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How To Photograph Hummingbirds By Scott Bourne (Updated 2017)

INTRODUCTION

While I have done a lot of bird photography, I only started photographing hummingbirds in 2012. I think my expertise with other avian species gave me a leg-up when it comes to making great hummingbird shots but it’s still incredibly hard. Photographing hummingbirds is a task that will try your patience, but if you can hang in there, the rewards are pretty amazing.

KNOW YOUR SUBJECT

Read about how hummingbirds live. Understand the difference in the species and their migratory patterns. Go out with a pair of binoculars and study their flight and perch patterns. Study other photographers who have successfully made hummingbird images. Look at their photos to see what you like and don’t like about their approach. The more you know about these tiny creatures, the "luckier" you'll be when you're trying to photograph them.

BECOME A WRITER

Before you ever pick up your camera, write an essay about hummingbirds. Writing down some facts and observations about these little birds will help you be more prepared in the field when you have a camera in your hand. For instance did you know that hummingbirds are the only bird in the world that can fly backwards? They can flap their wings 50 times a second. They have to feed every 10 minutes.

Make sure there's sugar-water in your feeders, because these birds need lots to eat...

DO YOUR RESEARCH

With all birds and wildlife it’s best to know where the subject will be so you can be there too. In North America, my favorite place to make hummingbird photos is Madera Canyon Arizona. South of Tucson and just 80 miles or so from the Mexican border, this is known as hummingbird central. The high hills and temperate climate attract the hummingbirds to this area.

Know EXactly where to go

You should scout the area that you want to shoot in for a day or two and make sure there are plenty of birds. Then set up your feeder (sans background, stands, etc) for a few days - or even a week before you start to make images. Giving the birds a chance to get familiar with the feeder will improve the odds of getting birds to come in quickly.

Know when To Go

Hummingbirds have very predictable migratory patterns. They can reliably be found in southern Arizona during the few weeks between late April and early May. You will see hummingbirds in this area pretty much year-round, but migration offers the best chance for a wide variety of species.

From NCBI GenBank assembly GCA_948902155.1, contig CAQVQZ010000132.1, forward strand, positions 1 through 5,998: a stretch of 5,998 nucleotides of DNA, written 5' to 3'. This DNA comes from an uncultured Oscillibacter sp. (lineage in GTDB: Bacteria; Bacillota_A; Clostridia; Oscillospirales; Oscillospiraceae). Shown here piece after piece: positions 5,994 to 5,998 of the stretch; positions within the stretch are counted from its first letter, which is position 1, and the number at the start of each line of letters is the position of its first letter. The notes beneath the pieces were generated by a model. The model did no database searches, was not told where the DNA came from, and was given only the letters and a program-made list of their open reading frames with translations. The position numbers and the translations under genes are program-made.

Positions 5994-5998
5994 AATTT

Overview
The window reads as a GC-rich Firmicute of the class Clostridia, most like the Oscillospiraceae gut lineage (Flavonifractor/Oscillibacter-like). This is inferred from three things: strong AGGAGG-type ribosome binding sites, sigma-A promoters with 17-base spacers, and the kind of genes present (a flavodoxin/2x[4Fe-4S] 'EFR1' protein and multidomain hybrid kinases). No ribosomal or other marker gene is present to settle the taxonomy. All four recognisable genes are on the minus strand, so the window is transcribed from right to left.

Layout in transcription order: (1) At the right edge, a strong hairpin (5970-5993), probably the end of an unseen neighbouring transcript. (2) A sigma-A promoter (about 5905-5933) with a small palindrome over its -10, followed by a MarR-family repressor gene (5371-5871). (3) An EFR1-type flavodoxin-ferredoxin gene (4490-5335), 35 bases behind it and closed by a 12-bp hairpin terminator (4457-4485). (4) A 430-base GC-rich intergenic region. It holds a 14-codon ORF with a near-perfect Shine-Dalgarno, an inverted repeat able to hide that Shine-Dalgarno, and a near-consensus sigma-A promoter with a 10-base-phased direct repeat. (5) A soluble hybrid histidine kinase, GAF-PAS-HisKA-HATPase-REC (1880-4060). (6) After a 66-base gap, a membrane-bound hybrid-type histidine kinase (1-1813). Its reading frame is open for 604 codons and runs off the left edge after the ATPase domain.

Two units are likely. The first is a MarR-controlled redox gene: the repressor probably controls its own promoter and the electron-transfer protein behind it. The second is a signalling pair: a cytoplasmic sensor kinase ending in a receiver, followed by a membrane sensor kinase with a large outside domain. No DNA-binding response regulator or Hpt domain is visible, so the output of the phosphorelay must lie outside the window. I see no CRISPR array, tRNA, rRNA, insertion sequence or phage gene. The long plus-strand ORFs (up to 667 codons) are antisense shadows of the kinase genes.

Using local vegetation to disguise the feeder makes your photos more realistic.

Gear Part I

You need to have all sorts of props if you want to photograph hummingbirds. You’ll need a hummingbird feeder (It’s best to use the kind of feeder that doesn’t offer a perch. This increases the chances of getting shots of the birds in flight.) You’ll need an abundance of c-clamps, articulating arms, light stands and dows to hold your backgrounds, and some natural flowers and other materials to use to hide the feeder.

You may want to set up multiple feeders at first to draw in lots of birds, and then whittle that down to one so there is only one place they can come for food. This makes it easier to get a bird in the target zone.

Gear Part II

I made these hummingbird photos in this story back when I shot Canon. The cameras I used aren't that important because almost any camera with a lens in the 70-200mm range will do the trick as long as it has good autofocus, a frame rate of eight or 10 FPS, and can work with external flashes. For these images I used a Canon 5D MK III and a Canon 1DX. I used a Canon EF 70-200mm f/2.8L IS II USM Lens, Canon Extender EF 1.4X III, and a Canon EF 300mm f/4L IS USM Lens. (NOTE: I now shoot exclusively with Olympus cameras and hope to go back to Madera Canyon soon to try this with my new Olympus gear.)